in performance: kamasi washington

kamasi washington.

“Diversity is something to be celebrated.”

That was the message of Kamasi Washington, one of the most celebrated young jazzmen of his generation, as his time-tripping performance last night at the Taft Theatre in Cincinnati headed for home. To bolster his words, the tenor saxophonist and an industrious seven member band that included his father, launched into “Truth,” a 15 minute treatise that combined the themes of five different tunes from his recent “Harmony of Difference” EP into a spacious, organic soul-jazz proclamation.

Washington has been a cultish sensation since the spring of 2015 when two key recordings established his distinction as a jazz artist while simultaneously redefining what that title even meant. His saxophone work on Kendrick Lamar’s “To Pimp a Butterfly” gave him almost immediate credibility among the pop and hip hop mainstream when the record was released that March. But it was Washington’s own “The Epic” – a sprawling three hour, three disc manifesto of bop, funk, soul and spiritually inclined pop issued two months later – that made jazz critics take notice.

Undeniably jazz in design and execution, “The Epic” avoided many of the music’s trademarks. There was swing, to be sure, but much of the music operated with a more rock and soul sense of groove, all of which played out during the Cincinnati performance. Thematically, “Leroy and Lanisha,” was introduced as a Peanuts-inspired piece that re-imagined the iconic comic strip being set in Washington’s California hometown of Inglewood. But with father Rickey Washington guesting on soprano sax and longtime trombonist Ryan Porter aiding in the orchestration of the band’s front line, the groove was largely left to keyboardist Brandon Coleman to percolate through clavinet-style riffs that, once locked in, sounded less like jazz-funk and more like 1980-era Talking Heads – a neat trick, since Washington’s group did not include a guitarist.

What has likely made Washington such a critical favorite over the past two years (the New York Times in 2016 dubbed him “the most talked-about jazz musician since Wynton Marsalis arrived on the New York scene three decades ago”) hasn’t been so much an allegiance to jazz tradition but a willingness to expand on its lyrical, rhythmic and even spiritual possibilities.

The Cincinnati performance emphasized all of that, but in a very old school way. It possessed the feel of urban-inspired jazz from the early 1970’s by touching on very modest electric embellishments (mostly though the Rhodes-style keyboard colors supplied by Coleman) and reserved vocal embellishments (supplied by a choir on “The Epic” and “Harmony of Difference” but by the singular voice of Patrice Quinn onstage). What resulted recalled the music Blue Note Records issued around 1971, when its preference turned away from the bop of a previous generation to R&B-enhanced pre-fusion music. Think Bobby Hutcherson crossed with Sun Ra, but with saxophone leading the way and get a sense of where Washington is coming from.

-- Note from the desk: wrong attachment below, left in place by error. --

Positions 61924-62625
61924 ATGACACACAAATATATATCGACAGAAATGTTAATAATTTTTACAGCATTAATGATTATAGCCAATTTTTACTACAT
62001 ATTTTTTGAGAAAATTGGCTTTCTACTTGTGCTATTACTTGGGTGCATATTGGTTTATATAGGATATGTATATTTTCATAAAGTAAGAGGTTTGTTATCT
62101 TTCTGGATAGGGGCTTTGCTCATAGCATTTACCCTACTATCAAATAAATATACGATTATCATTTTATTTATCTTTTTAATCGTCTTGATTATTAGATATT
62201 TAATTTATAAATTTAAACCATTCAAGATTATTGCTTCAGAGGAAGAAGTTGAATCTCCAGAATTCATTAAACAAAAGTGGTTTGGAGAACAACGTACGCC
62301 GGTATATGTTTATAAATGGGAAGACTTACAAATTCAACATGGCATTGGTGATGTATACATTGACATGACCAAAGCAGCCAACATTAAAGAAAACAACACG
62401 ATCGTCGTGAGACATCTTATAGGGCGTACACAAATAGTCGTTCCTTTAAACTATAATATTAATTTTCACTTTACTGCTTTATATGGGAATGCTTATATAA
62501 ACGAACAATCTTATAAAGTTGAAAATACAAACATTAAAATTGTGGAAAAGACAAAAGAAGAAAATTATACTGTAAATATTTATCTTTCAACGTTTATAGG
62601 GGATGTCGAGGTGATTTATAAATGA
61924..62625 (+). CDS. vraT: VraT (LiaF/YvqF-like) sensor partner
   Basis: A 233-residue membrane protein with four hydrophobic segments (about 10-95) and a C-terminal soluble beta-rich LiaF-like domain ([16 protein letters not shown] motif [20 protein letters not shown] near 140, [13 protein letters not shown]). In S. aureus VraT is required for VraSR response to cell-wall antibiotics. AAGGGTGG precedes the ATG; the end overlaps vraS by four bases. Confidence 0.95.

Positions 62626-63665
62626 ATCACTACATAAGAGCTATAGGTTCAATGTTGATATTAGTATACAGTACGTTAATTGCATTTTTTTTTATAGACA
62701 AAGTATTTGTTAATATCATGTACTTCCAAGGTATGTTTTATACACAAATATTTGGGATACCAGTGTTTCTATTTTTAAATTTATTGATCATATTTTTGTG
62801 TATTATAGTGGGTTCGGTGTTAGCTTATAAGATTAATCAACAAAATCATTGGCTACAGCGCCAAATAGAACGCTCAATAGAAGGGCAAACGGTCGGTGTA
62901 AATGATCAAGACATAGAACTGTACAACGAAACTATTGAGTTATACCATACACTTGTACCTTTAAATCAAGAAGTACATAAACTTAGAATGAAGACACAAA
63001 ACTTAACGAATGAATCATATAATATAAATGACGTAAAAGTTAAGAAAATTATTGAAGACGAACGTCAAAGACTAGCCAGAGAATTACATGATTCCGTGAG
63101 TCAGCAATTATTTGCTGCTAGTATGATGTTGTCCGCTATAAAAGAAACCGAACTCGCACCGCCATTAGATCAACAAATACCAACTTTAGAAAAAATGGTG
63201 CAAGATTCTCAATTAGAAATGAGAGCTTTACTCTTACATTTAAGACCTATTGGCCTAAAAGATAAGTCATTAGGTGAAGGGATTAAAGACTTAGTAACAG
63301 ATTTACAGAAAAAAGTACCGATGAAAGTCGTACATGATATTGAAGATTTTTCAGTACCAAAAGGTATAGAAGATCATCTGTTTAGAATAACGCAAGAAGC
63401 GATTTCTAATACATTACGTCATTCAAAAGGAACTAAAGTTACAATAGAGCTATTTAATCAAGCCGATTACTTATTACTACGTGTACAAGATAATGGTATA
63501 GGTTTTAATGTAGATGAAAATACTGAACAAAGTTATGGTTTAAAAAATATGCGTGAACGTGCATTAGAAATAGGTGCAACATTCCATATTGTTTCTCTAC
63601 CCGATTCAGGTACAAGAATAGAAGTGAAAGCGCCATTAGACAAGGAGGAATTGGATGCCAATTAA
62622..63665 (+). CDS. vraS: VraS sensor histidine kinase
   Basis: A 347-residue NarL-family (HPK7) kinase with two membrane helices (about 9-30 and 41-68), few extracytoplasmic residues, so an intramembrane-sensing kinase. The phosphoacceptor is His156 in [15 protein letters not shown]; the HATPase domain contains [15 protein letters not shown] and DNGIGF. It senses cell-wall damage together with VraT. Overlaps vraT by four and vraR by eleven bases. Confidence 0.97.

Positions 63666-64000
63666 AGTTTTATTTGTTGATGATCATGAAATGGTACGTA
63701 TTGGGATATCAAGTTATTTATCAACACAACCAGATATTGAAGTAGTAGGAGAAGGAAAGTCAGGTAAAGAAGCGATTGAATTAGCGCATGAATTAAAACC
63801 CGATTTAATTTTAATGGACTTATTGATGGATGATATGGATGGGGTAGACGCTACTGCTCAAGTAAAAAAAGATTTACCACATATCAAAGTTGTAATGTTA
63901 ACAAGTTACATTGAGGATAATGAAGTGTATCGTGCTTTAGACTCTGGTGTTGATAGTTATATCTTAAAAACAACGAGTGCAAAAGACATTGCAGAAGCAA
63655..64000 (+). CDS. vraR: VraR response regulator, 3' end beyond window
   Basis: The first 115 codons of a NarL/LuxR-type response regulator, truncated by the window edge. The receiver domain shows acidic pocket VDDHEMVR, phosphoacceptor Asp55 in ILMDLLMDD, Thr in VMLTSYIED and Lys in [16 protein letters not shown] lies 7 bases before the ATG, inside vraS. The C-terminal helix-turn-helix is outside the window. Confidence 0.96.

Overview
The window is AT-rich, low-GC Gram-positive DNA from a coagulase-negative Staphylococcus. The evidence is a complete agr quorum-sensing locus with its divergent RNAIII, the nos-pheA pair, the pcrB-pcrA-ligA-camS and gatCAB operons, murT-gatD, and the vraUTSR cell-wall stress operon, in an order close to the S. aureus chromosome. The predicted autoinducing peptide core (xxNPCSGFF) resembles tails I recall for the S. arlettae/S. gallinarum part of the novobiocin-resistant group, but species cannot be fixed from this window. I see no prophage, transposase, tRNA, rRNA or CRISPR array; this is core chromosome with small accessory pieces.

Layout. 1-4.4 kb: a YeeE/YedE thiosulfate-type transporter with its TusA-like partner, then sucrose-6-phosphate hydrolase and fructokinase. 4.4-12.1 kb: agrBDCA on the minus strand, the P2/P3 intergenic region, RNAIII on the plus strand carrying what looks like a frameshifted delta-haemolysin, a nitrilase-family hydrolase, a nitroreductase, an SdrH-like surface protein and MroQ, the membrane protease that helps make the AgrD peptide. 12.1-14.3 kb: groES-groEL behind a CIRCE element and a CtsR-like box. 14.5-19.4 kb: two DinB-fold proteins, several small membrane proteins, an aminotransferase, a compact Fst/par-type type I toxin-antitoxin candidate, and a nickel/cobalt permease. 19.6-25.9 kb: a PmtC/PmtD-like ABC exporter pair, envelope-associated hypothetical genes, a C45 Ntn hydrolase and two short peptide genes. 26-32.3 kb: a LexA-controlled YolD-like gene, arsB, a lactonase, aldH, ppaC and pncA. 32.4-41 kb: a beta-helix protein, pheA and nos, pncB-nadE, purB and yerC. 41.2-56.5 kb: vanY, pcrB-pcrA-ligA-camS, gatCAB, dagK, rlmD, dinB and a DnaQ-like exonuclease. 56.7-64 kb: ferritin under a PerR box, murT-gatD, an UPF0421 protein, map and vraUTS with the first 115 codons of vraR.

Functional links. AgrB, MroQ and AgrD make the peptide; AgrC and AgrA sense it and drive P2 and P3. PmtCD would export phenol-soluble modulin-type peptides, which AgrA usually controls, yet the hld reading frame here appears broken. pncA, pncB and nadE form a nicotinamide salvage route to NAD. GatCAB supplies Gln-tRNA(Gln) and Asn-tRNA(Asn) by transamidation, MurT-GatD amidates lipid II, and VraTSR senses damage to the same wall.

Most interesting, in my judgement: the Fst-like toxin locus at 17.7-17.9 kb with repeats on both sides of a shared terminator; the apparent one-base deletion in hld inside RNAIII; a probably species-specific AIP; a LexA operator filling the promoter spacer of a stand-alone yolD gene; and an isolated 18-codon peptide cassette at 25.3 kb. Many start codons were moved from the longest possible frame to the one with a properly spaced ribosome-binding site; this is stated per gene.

The Cincinnati show was also remarkable for its ensemble feel. Washington may have been the leader, but solos were often catered more to a group-devised groove as opposed to any individual grandstanding.

That was especially evident during “Humility” (which, along with “Truth,” came from “Harmony of Difference”). Here, father-and-son Washington along with Porter, summoned a joyously fierce brass charge that played neatly off of a driving piano lead from Coleman that possessed the percussive boldness of early ‘70s era McCoy Tyner. As a result, funk and soul were de-emphasized in favor of driving swing.

While Washington’s embrace of diversity was underscored through the performance’s stylistically broad jazz scope, it was placed on full thematic display in the show-closing “The Rhythm Changes.” As sung by Quinn, the lyrics served as internal and social affirmations, even though the last word went to Washington with a tenor sax solo that bounced about with boppish freshness and unassuming, cordial accessibility.

Kamasi Washington performs in the region again at 8 p.m. Dec. 10 at Headliners Music Hall, 1386 Lexington Rd. in Louisville. Tickets: $32-$95. Call 502-584-8088 or go to headlinerslouisville.com/event/kamasi-washington.



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